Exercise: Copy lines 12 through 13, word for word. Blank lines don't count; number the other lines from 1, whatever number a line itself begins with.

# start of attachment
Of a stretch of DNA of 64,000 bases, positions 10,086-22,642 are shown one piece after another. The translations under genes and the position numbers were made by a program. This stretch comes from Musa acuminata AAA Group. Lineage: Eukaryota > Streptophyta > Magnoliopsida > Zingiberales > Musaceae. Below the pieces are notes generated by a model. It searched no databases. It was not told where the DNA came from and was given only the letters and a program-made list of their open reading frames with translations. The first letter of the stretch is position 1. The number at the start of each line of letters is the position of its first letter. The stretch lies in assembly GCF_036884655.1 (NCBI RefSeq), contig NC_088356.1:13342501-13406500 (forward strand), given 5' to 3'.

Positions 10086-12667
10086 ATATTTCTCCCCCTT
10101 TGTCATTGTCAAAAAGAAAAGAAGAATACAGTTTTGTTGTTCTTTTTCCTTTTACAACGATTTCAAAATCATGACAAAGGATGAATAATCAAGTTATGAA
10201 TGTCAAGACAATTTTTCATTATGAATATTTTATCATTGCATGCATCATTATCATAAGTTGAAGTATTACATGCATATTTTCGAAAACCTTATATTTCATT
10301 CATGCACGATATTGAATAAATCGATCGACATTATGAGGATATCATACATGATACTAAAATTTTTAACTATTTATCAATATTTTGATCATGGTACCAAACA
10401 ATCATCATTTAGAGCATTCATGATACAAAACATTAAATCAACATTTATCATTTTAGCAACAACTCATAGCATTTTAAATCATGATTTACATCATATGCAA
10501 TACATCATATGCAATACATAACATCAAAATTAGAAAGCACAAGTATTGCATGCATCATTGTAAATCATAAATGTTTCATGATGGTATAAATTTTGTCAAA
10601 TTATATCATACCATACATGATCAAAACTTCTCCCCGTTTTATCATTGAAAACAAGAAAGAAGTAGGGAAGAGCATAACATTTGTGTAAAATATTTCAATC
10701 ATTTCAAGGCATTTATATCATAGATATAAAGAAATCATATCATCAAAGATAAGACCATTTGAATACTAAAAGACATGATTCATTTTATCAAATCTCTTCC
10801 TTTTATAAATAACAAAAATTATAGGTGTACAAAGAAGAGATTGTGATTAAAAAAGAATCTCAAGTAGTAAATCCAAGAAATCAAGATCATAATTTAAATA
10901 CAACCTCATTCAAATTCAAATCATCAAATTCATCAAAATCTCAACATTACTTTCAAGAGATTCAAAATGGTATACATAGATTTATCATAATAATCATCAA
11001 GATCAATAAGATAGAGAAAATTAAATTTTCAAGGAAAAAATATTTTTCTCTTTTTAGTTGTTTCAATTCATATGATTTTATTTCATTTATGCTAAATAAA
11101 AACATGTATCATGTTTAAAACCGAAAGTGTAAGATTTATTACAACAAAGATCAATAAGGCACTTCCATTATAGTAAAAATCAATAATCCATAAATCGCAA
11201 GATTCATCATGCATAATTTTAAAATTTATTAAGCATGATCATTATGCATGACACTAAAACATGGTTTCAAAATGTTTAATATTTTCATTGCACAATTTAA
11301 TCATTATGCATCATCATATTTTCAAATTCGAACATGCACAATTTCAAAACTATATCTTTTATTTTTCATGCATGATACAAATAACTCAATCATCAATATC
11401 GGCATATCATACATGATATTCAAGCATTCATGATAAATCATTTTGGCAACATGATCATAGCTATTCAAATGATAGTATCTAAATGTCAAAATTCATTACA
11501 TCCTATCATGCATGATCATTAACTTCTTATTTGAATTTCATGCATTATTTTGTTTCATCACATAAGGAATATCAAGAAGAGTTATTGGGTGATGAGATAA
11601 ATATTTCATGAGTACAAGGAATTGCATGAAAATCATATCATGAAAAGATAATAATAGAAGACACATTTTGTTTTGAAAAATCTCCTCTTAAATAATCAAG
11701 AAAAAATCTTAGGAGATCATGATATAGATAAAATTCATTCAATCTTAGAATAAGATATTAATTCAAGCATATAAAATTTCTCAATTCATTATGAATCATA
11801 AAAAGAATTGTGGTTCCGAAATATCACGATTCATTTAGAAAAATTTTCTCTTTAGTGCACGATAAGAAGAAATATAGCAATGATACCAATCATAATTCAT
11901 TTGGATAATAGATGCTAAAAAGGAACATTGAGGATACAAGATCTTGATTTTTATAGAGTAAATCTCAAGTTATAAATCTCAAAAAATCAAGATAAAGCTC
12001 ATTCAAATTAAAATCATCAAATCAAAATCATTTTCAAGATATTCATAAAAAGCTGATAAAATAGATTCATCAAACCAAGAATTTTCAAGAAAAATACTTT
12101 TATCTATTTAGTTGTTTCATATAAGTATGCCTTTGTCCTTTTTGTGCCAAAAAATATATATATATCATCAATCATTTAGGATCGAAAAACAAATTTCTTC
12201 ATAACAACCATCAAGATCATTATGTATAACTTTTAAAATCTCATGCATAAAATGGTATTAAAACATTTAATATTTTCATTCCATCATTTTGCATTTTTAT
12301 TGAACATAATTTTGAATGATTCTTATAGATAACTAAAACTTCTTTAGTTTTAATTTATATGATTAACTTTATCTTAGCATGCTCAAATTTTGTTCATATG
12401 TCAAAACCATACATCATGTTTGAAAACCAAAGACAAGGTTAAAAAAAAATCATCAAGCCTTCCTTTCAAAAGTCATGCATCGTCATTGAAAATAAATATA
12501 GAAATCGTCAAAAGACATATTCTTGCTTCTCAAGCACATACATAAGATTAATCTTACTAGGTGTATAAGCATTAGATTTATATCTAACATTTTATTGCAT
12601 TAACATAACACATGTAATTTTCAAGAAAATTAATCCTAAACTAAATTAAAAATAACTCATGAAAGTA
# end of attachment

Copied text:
10901 CAACCTCATTCAAATTCAAATCATCAAATTCATCAAAATCTCAACATTACTTTCAAGAGATTCAAAATGGTATACATAGATTTATCATAATAATCATCAA
11001 GATCAATAAGATAGAGAAAATTAAATTTTCAAGGAAAAAATATTTTTCTCTTTTTAGTTGTTTCAATTCATATGATTTTATTTCATTTATGCTAAATAAA